back to article Macbook seized or stolen? But you've set a FileVault password, right? Ha, it's useless

Until earlier this week, Apple's FileVault 2 disk encryption could be defeated in the time it takes to reboot a Mac, given a few hundred dollars in hardware and physical access to the computer. Apple on its website claims that FileVault 2 uses "XTS-AES-128 encryption with a 256-bit key to help prevent unauthorized access to …

  1. cashxx


    So this click bait was all about Apple, but I seen a very small mention of Linux and Windows? Are they fixed yet?

    1. Crazy Operations Guy

      Re: Clickbait

      They aren't fixed and never will be, what with this being a flaw that exists only in OS X and all...

    2. Paul Crawford Silver badge

      Re: Clickbait

      Well you could follow the link to the article (PDF hosted on GIThub) and read it there?

      However, this attack is not OS-specific in that *any* machine with externally controllable DMA enabled at any time is vulnerable to having the OS and program memory read out for analysis.

      In fact the UK gov security advice[1] is to try and buy machines without that feature. I guess Apple are a special case in that they control the UEFI boot loader and so are able to turn off external DMA access until the machine is booted and access is under OS control.

      [1] For example

      1. Crazy Operations Guy

        Re: Clickbait

        YEs, DMA attacks aren't new, they've been around since DMA was invented, but that's not what this article is about. The flaw mentioned in the article is that OS X does not sufficient protect encryption keys when the operating system is shutting down, making it vulnerable to DMA attacks.

        The operating system does not overwrite the key with random data before releasing the locks on those sections of the memory so when the system reboots, its still there in memory until the kernel initializes the IO-MMU and instructs it to not allow DMA peripherals to read from that region of memory.

  2. aaaa

    Firmware Password

    My MacBook Pro nicely integrates the firmware/boot password with the FileVault 2 encryption - meaning if they are the same password, I'm only prompted for this once. The reason for this is obvious: Apple expect you to use the two together. The FileVault 2 encryption without boot password protection is subject to all sorts of attack vectors. But when the EFI is Boot password protected - then you can't boot off an external thunderbolt device to use this DMA hack, or many other attacks.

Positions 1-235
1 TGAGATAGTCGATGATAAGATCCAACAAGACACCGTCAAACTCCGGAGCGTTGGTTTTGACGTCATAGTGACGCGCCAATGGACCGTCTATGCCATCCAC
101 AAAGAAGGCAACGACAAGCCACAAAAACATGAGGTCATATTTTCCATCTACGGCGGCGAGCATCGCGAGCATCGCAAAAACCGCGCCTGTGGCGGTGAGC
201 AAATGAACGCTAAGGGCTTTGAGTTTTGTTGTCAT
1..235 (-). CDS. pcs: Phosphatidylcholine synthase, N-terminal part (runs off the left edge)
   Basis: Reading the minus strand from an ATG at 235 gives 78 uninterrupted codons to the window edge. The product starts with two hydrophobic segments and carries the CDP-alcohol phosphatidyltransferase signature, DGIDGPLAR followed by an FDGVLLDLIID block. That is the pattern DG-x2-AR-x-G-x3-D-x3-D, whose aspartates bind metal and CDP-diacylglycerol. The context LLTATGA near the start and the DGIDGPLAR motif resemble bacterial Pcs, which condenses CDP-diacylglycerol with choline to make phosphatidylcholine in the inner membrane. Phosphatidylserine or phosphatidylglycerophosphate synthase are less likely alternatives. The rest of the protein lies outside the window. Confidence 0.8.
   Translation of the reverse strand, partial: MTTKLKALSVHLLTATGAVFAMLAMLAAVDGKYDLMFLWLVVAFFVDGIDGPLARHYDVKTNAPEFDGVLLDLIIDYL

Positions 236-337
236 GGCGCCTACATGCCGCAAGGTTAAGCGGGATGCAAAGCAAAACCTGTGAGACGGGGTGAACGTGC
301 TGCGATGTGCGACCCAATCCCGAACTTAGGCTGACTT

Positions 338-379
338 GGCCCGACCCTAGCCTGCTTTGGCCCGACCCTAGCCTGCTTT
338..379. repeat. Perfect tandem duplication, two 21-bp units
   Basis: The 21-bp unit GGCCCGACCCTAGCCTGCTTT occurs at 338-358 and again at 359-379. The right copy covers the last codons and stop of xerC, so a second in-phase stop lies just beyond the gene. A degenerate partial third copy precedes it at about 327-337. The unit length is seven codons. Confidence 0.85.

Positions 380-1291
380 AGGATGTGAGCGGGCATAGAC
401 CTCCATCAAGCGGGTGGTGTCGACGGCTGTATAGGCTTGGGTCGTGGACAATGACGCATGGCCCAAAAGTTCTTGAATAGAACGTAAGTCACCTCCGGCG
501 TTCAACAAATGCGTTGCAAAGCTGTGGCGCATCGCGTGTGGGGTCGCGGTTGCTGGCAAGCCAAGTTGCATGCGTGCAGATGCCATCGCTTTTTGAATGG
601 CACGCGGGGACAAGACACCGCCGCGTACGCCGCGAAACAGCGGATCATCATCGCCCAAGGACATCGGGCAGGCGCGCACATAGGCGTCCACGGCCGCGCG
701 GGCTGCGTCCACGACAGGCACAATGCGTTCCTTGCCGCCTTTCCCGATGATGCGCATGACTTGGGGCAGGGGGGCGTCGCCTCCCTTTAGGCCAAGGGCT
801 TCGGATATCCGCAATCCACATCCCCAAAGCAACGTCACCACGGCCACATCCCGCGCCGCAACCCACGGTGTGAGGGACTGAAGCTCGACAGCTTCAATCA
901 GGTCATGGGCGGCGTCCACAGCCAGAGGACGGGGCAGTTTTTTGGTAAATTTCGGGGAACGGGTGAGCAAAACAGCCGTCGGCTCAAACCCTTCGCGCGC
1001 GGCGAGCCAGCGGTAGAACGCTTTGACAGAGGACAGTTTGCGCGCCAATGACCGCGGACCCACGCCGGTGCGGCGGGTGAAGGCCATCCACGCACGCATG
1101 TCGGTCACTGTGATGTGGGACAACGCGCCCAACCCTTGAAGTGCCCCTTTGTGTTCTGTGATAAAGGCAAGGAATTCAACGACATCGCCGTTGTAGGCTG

That the article leaves this out is unfortunate - it means that people using Mac OS 10.10 etc. won't realise there is an option besides upgrading to 10.12.2; and worse, will lead many people to be misinformed...

    Not protecting the FileVault 2 password from DBA attack is poor work on Apple's part - and it's good to know it is now fixed. But in the 'real world' this attack is going to fail on all but the most poorly configured devices.

    1. seven of five Silver badge

      Re: Firmware Password

      As I read the article, having the Thunderbolt device connected at boot time suffices to enable DMA access, to boot from it does not seem neccessary. I wonder whether delaying startup continuation (and therefore, memory overwrite) by using a EFI password would actually worsen the situation.

      But from the article or its links a really can not tell.

  3. Dan 55 Silver badge

    Would You Like To Know More?

    Shame Apple's security page doesn't mention it.

    So I don't know if 10.12.2 has a bundled EFI update meaning you have to install the OS update to get the EFI update, you can't decide to skip it and install a later combo update as you won't get the EFI update with that.

  4. Phil O'Sophical Silver badge

    We've seen this before

    Isn't this much the same problem Apple had with their FireWire ports 5 years ago? Looks like the Thunderbolt driver developers didn't talk to the Firewire ones:

  5. Chris Evans

    Why give full details so soon?

    I never understand why full details of such vulnerabilities are given so soon after a fix. I wonder how many susceptible computers have yet to be updated. In this case as physical access is required the problem is not massive but why make it easy for hackers?

    1. Anonymous Coward
      Anonymous Coward

      Re: Why give full details so soon?

      The disclosure versus secrecy debate has been played out forever. If Apple said "can you please keep this secret for a year after we fix it, to make sure everyone has updated" researches might be less willing to work with them.

      I think most companies would ask for an extended disclosure if it was a really nasty attack - i.e. something that was exploitable by a script kiddie from across the internet and there was no defense other than unplugging your computer from all networks. But this is pretty esoteric - really of interest only to spooks and those committing high end corporate espionage. A jealous spouse isn't likely to put together this attack to see if there's been cheating going on...

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